|The DCSI Story|
The DCSI Story
Identity theft continues as one of the fastest growing crimes in the country, costing consumersand businesses billions of dollars each year. In spite of heightened awareness, new legislationand improved safeguards, identity thieves continue to prosper.
Enhanced technology and improved security measures have restricted access to sensitiveinformation in some areas. Many industries have tightened their control over confidentialinformation, implemented focused policies and procedures, and designated persons who aredirectly responsible for data security. Yet the plague of identity theft continues as criminalsbecome more resourceful, exploiting existing weaknesses and finding new points of entry. TheFederal Trade Commission estimates that over half of all identity theft victims do not know howtheir identity was stolen! Other experts put that number as high as 65%.
Completely overlooked in most business environments, and virtually ignored in existing andpending legislation, is the fact that today's multi-function peripherals capture and store data onan internal hard drive. The machines we have come to know as "copiers" now perform anumber of business functions including copying, faxing, scanning and printing and are mostoften integrated into a company's computer network. They are highly sophisticated andcontain hard drives and other forms of memory that retain information, even after the machineis powered off. It is ironic that most companies go to greater lengths to protect informationcontained on the paper output of these machines than they do to secure the vast amounts ofdata stored, and fully recoverable, in digital format.
While copiers are in service, data stored in these seemingly innocuous office machines isaccessible by:
Of even greater concern is access to sensitive data once the machine is removed fromservice. Once a machine leaves its service site, data is accessible by:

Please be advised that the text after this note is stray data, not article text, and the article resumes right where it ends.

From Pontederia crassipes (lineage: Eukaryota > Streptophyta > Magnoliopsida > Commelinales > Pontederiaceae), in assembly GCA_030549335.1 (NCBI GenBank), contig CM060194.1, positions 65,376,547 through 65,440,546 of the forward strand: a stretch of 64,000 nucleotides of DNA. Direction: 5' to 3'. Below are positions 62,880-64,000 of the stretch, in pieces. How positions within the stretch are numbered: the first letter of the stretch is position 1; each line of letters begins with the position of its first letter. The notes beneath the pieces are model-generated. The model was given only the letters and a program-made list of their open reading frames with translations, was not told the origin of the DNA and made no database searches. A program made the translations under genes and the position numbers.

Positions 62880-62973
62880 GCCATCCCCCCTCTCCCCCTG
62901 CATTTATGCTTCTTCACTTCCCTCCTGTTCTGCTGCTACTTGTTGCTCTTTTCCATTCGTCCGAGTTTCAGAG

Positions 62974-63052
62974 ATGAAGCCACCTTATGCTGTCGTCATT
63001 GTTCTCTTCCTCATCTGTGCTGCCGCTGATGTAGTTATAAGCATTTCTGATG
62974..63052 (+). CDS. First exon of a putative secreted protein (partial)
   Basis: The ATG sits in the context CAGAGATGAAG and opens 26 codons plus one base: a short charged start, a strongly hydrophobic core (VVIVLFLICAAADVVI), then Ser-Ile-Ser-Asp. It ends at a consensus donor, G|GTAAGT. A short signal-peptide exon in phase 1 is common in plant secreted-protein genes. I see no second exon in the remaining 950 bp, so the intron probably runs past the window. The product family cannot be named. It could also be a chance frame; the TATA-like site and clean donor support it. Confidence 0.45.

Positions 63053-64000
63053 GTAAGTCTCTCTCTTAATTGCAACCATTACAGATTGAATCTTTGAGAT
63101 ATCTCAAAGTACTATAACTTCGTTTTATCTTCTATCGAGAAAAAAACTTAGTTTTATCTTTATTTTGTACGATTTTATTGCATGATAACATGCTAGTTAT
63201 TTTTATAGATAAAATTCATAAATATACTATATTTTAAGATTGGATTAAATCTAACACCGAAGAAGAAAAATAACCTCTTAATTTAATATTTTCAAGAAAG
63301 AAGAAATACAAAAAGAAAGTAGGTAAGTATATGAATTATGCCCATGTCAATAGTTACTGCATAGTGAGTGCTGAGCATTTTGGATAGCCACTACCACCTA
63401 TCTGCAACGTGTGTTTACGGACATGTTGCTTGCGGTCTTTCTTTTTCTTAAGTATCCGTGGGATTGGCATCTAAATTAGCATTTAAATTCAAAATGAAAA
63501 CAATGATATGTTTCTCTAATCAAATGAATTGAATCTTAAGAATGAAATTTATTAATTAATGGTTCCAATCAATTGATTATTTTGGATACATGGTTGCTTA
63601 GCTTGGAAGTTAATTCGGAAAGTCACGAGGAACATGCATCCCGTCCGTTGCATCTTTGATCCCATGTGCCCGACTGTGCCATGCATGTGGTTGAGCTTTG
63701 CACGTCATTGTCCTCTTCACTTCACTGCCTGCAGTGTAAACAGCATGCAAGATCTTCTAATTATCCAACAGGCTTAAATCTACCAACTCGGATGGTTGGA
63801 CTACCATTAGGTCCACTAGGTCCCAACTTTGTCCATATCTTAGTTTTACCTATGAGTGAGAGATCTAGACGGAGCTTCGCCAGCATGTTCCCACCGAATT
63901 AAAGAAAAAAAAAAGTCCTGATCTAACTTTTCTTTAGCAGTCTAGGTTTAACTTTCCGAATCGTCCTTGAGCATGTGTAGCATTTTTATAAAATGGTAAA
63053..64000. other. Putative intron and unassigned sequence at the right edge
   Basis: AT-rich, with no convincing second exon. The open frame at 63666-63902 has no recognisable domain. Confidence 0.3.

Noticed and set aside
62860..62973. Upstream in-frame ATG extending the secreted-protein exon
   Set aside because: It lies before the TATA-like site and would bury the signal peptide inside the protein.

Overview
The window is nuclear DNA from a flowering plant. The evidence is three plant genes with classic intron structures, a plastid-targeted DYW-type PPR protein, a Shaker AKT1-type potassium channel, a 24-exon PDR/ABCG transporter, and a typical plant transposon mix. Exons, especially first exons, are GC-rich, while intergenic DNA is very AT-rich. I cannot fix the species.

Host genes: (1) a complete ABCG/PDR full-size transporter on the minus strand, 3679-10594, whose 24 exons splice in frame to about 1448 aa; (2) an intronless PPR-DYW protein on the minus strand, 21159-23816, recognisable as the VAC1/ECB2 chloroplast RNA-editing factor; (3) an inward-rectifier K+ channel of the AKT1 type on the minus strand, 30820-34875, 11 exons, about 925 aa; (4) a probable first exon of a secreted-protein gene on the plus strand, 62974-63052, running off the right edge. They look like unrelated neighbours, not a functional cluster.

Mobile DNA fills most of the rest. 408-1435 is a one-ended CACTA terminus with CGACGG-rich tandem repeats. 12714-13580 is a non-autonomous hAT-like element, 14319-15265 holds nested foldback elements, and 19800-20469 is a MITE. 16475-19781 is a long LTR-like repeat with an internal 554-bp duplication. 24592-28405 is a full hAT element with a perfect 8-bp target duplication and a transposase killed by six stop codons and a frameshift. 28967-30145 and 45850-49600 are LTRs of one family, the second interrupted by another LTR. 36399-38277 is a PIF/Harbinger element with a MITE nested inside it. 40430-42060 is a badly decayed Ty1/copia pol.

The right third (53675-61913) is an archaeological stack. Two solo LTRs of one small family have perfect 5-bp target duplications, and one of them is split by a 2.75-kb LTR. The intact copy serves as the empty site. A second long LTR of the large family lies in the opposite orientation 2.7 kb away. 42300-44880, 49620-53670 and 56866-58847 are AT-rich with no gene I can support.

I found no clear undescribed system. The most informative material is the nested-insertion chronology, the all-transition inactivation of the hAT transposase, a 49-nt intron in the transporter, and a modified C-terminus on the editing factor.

This threat is real and the lack of attention paid to it is alarming.
In the fall of 2007, John Juntunen, DCSI's Founder, was working on a used copier that he hadpurchased for the resale market. The machine had previously been in service at a large national title insurance company. With very little effort, John prompted the machine to print outa customer's entire loan file. Over fifty pages containing highly sensitive personal data. It was this incident that set in motion the events that launched DCSI.
John called upon friends from the business and technology communities and began exploring the magnitude of this apparent threat. Two of those contacts, Bill Feigles and Jim Nord, recognized the significance of these issues and the business opportunities they presented. As 2007 drew to aclose, Digital Copier Security was born and research and development began.
Through the development of proprietary forensic techniques and their application in extensive test environments, DCSI has conclusively proven that digital copiers do, in fact, store substantial volumes of data and that this data is readily recoverable. The company has tested machines previously used by title insurance companies, investment firms, medical service providers, schools and even a police department. Copiers from all of these sectors contained highly sensitive personal and corporate information.
A profound lack of awareness of these issues has resulted in an absence of viable solutions to mitigate these threats to data security. DCSI stands alone as the only company in existence focused solely on the issues of digital copier data security. It is the mission of DCSI to inform businesses and individuals about an emerging area of vulnerability to the security of their sensitive data and to bring to market workable solutions to protecting that information.
For more information, please visit the DCSI web site at www.copiersecurity.com or call ouroffices at 530-672-9300. DCSI Corporate Headquarters Shingle Springs, California